The 2011 documentary Sobukwe: A Great Soul (dir. Mickey Madoda Dube), features in its opening moments some reflections by the radical American philosopher and activist, Dr. Cornel West. Dr. West recalls a conversation he once had with South Africa’s most iconic political figure, Nelson Mandela (whose release from prison after 27 years in 1990 was recently commemorated). He asks Mandela how come he was widely celebrated (and by extension the liberation movement-turned party he represented, the still-ruling African National Congress), yet the founder of the Pan Africanist Congress (PAC), Robert Mangaliso Sobukwe, was not. For Dr. West, “There were two great men in apartheid South Africa. The first one was the architect of the apartheid system, Hendrik Verwoerd, and the other great figure was his prisoner, Robert Sobukwe.”
On the 27th of February 1978, Sobukwe died at the age of 53 from lung cancer. At the time he had been languishing in Kimberley for a while, where the apartheid government banished him after being jailed on Robben Island. On Robben Island, Sobukwe was initially sentenced to three years—but Pretoria infamously invented a law with broad powers to maintain his arbitrary detention. Under the “Sobukwe clause” of the 1963 General Laws Amendment Act, he was kept in prison for six more years in solitary confinement. Sobukwe’s original “crime” provoked one of the apartheid government’s greatest, after the PAC-led, nationwide protest against the Pass Laws on 21 March 1960 resulted in the Sharpeville Massacre. Sobukwe was feared then, and today he is still feared. But by whom, and why?
In a letter comforting Nell Marquard after the passing of her husband, Leo Marquard (a liberal anti-apartheid activist that helped found the National Union of South African Students), Sobukwe concludes by saying: “The Xhosa have standard words of condolence. They say Akuhlanga lungehlanga lala ngenxeba (There has not occurred what has not occurred before … lie on your wound). God bless you. Affectionately, Robert.” Reading that, one cannot help but wonder if Sobukwe sensed that what became of his life—its isolation, its decline—would also become of the ideas that outlived him. This week on AIAC Talk, we’d like to help avoid that.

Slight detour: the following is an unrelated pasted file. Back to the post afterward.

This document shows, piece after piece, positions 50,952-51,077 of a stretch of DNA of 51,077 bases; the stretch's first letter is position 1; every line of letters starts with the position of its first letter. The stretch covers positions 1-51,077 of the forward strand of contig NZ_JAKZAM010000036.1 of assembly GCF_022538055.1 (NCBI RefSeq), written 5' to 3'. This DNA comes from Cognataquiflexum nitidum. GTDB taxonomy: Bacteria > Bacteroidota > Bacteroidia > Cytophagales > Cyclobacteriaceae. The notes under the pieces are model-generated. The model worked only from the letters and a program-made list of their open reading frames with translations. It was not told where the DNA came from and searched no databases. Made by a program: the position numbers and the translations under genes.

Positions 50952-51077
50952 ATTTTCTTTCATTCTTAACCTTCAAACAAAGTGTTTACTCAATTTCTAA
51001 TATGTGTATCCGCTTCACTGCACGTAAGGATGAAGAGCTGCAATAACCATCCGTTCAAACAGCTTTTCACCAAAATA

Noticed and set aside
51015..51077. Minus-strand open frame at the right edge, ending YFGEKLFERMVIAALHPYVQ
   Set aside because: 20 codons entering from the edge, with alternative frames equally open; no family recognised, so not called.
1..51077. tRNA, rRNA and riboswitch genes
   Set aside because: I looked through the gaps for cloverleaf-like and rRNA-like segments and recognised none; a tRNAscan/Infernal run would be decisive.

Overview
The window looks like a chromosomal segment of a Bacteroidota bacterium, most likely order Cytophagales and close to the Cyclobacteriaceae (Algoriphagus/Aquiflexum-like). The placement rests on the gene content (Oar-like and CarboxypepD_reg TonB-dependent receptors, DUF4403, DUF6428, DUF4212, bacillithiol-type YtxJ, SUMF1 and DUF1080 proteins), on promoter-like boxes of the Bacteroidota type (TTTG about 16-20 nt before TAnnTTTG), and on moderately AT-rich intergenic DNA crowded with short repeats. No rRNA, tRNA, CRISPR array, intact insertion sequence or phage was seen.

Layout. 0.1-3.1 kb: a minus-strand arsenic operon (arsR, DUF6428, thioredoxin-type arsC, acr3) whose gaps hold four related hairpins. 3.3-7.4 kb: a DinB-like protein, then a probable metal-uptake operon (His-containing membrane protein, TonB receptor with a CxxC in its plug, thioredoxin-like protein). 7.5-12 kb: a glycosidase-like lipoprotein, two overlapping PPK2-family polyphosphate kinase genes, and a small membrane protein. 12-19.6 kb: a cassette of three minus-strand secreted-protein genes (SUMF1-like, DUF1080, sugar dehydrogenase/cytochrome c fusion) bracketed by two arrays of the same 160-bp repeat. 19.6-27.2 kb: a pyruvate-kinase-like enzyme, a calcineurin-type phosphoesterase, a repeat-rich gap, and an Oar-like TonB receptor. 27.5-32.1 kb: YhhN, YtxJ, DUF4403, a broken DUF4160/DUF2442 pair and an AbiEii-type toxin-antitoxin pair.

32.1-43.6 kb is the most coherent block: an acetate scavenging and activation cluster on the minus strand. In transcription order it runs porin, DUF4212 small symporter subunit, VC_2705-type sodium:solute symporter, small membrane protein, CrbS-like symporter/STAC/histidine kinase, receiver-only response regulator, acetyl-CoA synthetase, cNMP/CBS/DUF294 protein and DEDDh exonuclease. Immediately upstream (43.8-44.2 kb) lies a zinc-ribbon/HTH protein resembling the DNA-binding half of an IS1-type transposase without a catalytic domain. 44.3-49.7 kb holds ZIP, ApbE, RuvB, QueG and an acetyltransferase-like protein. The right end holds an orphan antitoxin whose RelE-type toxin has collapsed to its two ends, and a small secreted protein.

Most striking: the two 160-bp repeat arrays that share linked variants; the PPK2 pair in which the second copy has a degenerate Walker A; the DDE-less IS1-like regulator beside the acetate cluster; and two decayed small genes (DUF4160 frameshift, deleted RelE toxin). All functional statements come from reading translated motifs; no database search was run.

So first, we’re joined first by Derek Hook, a South African-born professor of psychology at Duquesne University, and the editor of a recent collection of over 300 of Sobukwe’s letters (of which the letter cited above is one), called Lie on your wounds: the prison correspondence of Robert Mangaliso Sobukwe (Wits University Press, 2019). Given the general disarray of Sobukwe’s body of work (speeches and writings scattered all over the place), we want to investigate if his letters reveal any connection between Sobukwe in private, and Sobukwe in public. Sobukwe is usually stereotyped (by followers and detractors alike) as a hard-nosed Africanist, hostile to any and all whites. But as Hook points out, he is warm rather than cold in the letter to Mrs. Marquard, a white liberal, and Sobukwe addresses a lot of his letters to his life-long friend Benjamin Pogrund, a white man (and his eventual biographer). For a man denied the chance to fully develop his political philosophy, might his personal character serve as a further insight to it?
And then, we turn to Sobukwe’s modern interpreters, those ensuring that his ideas and legacy are not in decline. The generation of students who spearheaded #RhodesMustFall and #FeesMustFall drew from Sobukwe to critique the racialized inequality of post-apartheid South Africa, but also blended it with the Black Consciousness tradition he never lived long enough to engage, and stretched it to contemporary theories like intersectionality. We are then joined by Precious Bikitsha and returning guest Phethani Madzivhandila to explore Sobukwe’s influence today, and what has become of the PAC, the organization he founded (they currently have only one seat in South Africa’s parliament). Precious is a history graduate student at the University of Cape Town, researching the writings and contributions of black women to South Africa’s political history, and Phethani is pan-Africanist historian, activist and AIAC contributor.
Last week’s AIAC Talk was on telling stories about Africa. We spoke to Dana Ballout and Adam Sjöberg about The Messenger, a new podcast they produce about the Ugandan musician-turned politician Bobi Wine; and then we spoke to Aimée Bessire and Erin Hyde Nolan about Todd Webb in Africa, a book they put together which collects the photographs taken in Africa by the renowned American photographer Todd Webb.